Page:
When chronic headaches and facial pain are complicated by comorbidities, polypharmacy, intolerance, or refractory pain, some clinicians are turning to interventional modalities to ease headache pain.1 Patients who cannot get relief with acute treatment were found to be 2 to 3 times more likely to transition to chronic migraine.2

Interventions to treat the most common types of primary headache — migraine, tension-type headache, and trigeminal neuralgia — include nerve blocks, decompression surgery, and steroid injections.1 Unlike oral pharmacotherapy, the interventions directly inhibit the painful nerves.1 The evidence base supporting the use of such interventions is still scant, leaving clinicians to rely on studies with small sample sizes and limited case reports.

Transnasal sphenopalatine ganglion block

A modality that is gaining interest is the use of transnasal sphenopalatine ganglion (SPG) block for migraine, cluster headache, and trigeminal neuralgia because it is not invasive.2 Neurologist Mohamed Binfalah, MD, ABPN, from the University Medical Center, King Abdullah Medical City, in Adliya, Bahrain, and colleagues tested the technique in 55 patients (mean age, 37.9 years; 72.7% women) with the use of a sphenopalatine catheter filled with 2 mL of 2% lidocaine administered via each nostril.2

A total of 70.9%, 78.2%, and 70.4% of patients reported being free of headache 15 minutes, 2 hours, and 24 hours, respectively, after the procedure.2 The great majority of patients (98.1%) reported feeling “very good” or “good” 2 and 24 hours after the intervention, as assessed with the Patient Global Impression of Change scale. Adverse events were mild and lasted less than 24 hours, but patients reported throat numbness, nausea (10.9%), dizziness (10.9%), vomiting (1.8%), and nasal discomfort (18.2%).2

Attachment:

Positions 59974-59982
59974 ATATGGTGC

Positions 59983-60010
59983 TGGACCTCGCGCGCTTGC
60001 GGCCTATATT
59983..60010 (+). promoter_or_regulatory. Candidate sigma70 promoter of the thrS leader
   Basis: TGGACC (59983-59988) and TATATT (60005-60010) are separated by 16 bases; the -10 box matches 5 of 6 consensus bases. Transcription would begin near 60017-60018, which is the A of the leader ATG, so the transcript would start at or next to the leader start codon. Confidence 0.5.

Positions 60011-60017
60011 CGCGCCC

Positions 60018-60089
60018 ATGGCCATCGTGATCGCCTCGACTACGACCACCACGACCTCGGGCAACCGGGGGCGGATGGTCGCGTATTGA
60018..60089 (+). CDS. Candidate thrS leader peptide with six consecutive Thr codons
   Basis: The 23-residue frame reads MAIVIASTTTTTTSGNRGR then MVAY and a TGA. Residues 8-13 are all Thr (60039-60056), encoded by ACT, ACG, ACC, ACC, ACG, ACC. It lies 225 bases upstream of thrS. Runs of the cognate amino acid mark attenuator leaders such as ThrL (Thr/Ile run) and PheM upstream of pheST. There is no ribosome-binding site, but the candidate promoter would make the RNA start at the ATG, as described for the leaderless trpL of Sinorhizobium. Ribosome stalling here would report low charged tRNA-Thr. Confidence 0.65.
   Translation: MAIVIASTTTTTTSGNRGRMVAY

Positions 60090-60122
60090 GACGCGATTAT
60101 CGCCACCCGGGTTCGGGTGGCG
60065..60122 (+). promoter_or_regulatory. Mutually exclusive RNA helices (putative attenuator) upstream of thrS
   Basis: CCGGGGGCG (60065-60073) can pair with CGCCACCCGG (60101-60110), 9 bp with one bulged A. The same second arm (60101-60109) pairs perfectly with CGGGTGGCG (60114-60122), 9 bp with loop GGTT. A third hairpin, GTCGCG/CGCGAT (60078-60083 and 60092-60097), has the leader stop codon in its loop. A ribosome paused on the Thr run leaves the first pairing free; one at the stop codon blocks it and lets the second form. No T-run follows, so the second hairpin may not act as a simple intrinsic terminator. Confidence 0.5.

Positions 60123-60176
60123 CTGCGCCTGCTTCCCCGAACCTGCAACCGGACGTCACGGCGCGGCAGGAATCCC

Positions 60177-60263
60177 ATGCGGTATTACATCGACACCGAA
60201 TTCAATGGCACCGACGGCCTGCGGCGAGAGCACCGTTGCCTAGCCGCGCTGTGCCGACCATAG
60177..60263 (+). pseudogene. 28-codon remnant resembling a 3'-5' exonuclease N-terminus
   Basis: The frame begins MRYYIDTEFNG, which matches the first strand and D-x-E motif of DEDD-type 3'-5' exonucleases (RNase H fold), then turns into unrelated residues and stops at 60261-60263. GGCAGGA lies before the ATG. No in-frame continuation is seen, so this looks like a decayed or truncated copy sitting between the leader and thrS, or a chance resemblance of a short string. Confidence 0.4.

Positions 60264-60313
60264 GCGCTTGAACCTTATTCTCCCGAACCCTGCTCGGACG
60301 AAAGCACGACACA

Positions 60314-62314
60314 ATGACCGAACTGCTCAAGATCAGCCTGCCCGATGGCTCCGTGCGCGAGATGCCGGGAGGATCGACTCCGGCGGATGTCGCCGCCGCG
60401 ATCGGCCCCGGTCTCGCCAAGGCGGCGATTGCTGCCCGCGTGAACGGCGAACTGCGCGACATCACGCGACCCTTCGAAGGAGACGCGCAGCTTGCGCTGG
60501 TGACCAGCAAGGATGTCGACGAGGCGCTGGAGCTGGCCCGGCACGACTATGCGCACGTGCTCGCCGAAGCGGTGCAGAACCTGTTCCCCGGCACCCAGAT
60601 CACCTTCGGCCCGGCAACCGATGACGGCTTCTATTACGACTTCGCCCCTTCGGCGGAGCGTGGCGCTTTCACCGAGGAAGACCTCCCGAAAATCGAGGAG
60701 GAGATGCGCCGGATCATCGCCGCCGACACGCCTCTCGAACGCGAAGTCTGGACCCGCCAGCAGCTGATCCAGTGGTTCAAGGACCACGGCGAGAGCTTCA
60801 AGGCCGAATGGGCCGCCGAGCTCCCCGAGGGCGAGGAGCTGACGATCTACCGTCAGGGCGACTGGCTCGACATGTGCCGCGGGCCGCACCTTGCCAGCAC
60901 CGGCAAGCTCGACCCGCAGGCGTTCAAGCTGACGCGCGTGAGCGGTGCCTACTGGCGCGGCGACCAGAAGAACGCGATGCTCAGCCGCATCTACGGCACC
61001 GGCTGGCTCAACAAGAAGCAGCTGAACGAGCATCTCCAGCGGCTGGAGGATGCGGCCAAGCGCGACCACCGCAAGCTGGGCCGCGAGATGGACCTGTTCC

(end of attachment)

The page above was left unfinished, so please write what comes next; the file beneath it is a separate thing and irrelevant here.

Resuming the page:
“I don’t believe we have clear guidelines on the proper timing for using interventions in headache management,” remarked Dr Binfalah. “Some experts recommend using these interventions for refractory cases, but I think that it is reasonable to use interventions such as SPG blocks early in specific circumstances such as acute migraines not responding to analgesics, status migrainosus, migraine in pregnancy, acute cluster headaches, and in patients with low compliance or specific contraindications for oral or injectable analgesics and prevention medications.”

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Peripheral nerve blocks

In a population that is often coping with polypharmacy, comorbidities, and cognitive decline, clinicians are often limited in their prescribing repertoire. Therefore, researchers sought to determine the efficacy of peripheral nerve blocks (PNBs) on headaches in people age ≥65 years.3 In this retrospective chart study, 64 patients (mean age, 71 years; 78% women; average, 23 headache days per month) who had chronic migraine, episodic migraine, trigeminal autonomic cephalalgia, or occipital neuralgia were enrolled. Most of the patients were taking at least 1 medication and nearly half had hypertension. Comorbidities in this cohort included hyperlipidemia, arthritis, depression, and anxiety.

During the 6-year study period, patients received an average of 4 PNB treatments. Many of the PNB consisted of local anesthetics injected into the bilateral greater and lesser occipital nerves and the auriculotemporal, supraorbital, or supratrochlear nerves. The most frequently used analgesic was 0.5% bupivacaine alone, followed by 0.5% bupivacaine and 40 mg methylprednisolone. Overall, 73% of patients reported headache relief; patients with chronic migraine achieved the best results, with 81% reporting treatment efficacy. Neither patients nor the clinicians reported any adverse events.